On the night of 23 June, Financial Times journalists David Blood and Petros Gioumpasis headed to London’s Millbank Tower, where Leave.EU campaigners were gathered to await the arrival of Nigel Farage. Farage would later stand in front of a crowd there and declare that “dawn is breaking on an independent United Kingdom”, after it became clear that Britain had voted Leave in the Brexit referendum.
David and Petros were there to conduct the FT’s first experiment with livestreaming 360-degree video. We had never done one before and wanted to figure out both the logistics of what we needed to do, and to answer the editorial question of when live 360-degree videos are better than traditional videos. The experiment involved simply trying to livestream the exact moment when it became clear which side had won.
It was not an experiment we spoke a lot about internally afterwards, nor shared with the wider journalism community, for one simple reason – we failed to achieve what we set out to do, and it is embarrassing to talk about failures.
The problem is not a lack of willingness to experiment, but the difficult step of showing enough vulnerability to share and learn from our failures as well as successesRobin Kwong, Financial Times
Making the most of a failed experiment
The situation was so chaotic and the press scrum so packed, that all we managed to film was the back of many reporters’ heads from a corner of the room where Farage gave his victory speech. Viewers saw even less. The Wi-Fi connection was so bad that the screen was just pixelated blocks of grey.
But while we failed to produce a watchable live stream, the experiment was a success – we learnt eight specific lessons for next time we will want to attempt a similar project:
Have a two-person crew fully dedicated to the live stream. One can act as a ‘scout’ for the best location while the other handles the equipment.
What makes live video especially difficult: good camera placement is key and it is hard to predict where the action will occur in live situations.
It is hard to set up the camera in press scrums because the camera has to be on a tripod and be physically connected to the laptop.
It’s hard to judge when to tell people to tune in. Too early and no action is happening, too late and most people will miss the key moment. This format favours longer-lasting streams.
Wi-Fi bandwidth matters. A lot.
If the surrounding area is busy with activity (even if it just the press milling about), 360-degree video is a lot more compelling than traditional video, because the viewer can explore and has a sense of presence in the place you are filming.
But the flip side of that is that 360-degree video is a lot less compelling when not viewed in real-time. Recorded 360-degree video is a lot more like traditional video in terms of what makes it compelling to watch.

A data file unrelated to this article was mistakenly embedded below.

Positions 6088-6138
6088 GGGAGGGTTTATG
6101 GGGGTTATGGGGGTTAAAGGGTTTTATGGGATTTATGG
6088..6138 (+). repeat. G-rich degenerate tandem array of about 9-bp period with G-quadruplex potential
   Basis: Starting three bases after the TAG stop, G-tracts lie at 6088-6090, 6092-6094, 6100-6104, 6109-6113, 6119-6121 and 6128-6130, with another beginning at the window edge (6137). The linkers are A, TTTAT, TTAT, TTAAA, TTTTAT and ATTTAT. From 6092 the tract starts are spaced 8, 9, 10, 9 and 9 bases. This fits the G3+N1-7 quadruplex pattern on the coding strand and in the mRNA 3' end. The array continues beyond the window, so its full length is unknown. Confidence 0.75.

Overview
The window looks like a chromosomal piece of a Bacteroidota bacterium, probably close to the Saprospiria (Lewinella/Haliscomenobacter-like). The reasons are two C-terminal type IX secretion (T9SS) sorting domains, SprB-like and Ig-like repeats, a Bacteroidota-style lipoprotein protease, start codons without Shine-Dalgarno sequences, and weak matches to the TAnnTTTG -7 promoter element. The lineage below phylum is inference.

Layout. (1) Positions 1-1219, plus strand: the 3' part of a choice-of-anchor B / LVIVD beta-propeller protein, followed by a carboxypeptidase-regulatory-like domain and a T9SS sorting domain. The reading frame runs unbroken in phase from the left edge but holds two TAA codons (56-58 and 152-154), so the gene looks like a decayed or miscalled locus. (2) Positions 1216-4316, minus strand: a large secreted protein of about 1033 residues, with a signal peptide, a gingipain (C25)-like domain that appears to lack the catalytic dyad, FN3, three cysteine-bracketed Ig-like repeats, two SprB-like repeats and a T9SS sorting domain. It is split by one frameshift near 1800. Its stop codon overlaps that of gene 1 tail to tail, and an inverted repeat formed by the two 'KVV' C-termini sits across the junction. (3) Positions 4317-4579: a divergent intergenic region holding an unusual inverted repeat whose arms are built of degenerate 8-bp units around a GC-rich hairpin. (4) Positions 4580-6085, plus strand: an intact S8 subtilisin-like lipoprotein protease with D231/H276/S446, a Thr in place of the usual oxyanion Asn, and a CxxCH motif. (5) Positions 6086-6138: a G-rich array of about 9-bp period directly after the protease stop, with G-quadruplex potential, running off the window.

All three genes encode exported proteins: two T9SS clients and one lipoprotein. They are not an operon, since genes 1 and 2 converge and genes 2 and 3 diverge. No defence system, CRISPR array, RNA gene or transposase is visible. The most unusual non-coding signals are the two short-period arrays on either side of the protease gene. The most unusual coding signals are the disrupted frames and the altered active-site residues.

It is probably best, in most cases, to keep the live chat disabled, given the general quality of commentary on YouTube (unless you want to add moderating the live chat to your already long to-do list).
I finally spoke about this experiment in a session I facilitated at SRCCON in Portland, Oregon, on 29 July, because I think talking about our failed experiments is an important part of getting more out of doing them.
My suspicion is that there are many such experiments happening in newsrooms all across the world, but no one talks about the ones that ‘failed’. Among the digital news community, the problem is not a lack of willingness to experiment, but the difficult step of showing enough vulnerability to share and learn from our failures as well as successes.
What do good newsroom experiments have in common?
During the session, which was attended by about 40 people, we also discussed common traits of good experiments (see some of these illustrated with cat GIFs in my slides):
They aim to solve a problem.
They have an element of risk, for example 'this might not work'.
Failure = we didn't learn anything from doing it.
They are incremental: build up knowledge or expertise.
They are talked about and discussed afterwards to share knowledge.
Attendees then split into small groups and used a few simple prompts to design their own experiments to conduct back at their respective newsrooms (more detail on the prompts can be found in the session notes).
The prompts, which boil down to four easy steps to design your own experiment, were:
What do you notice? What intrigues you? What problems need solving?
What are some possible ways of solving that problem? What could you do differently?
How will you know if this new way is better or not?
How will you let others know about what you've learnt?
Each person spent about ten minutes being interviewed by the rest of the group on those four questions.
I encouraged attendees (or anyone interested) to share the results of their experiments with me either by email, or by tweeting with the #thismightnotwork hashtag.
This might not work, but I am monitoring that hashtag and looking forward to hearing about failed (and successful) experiments over the coming months.
Robin Kwong is special projects editor at the Financial Times, where he runs newsroom experiments and helps coordinate large-scale coverage. Previously, Robin was an interactive data journalist at the FT. He can be found on Twitter @RobinKwong and on his blog, robinkwong.com.
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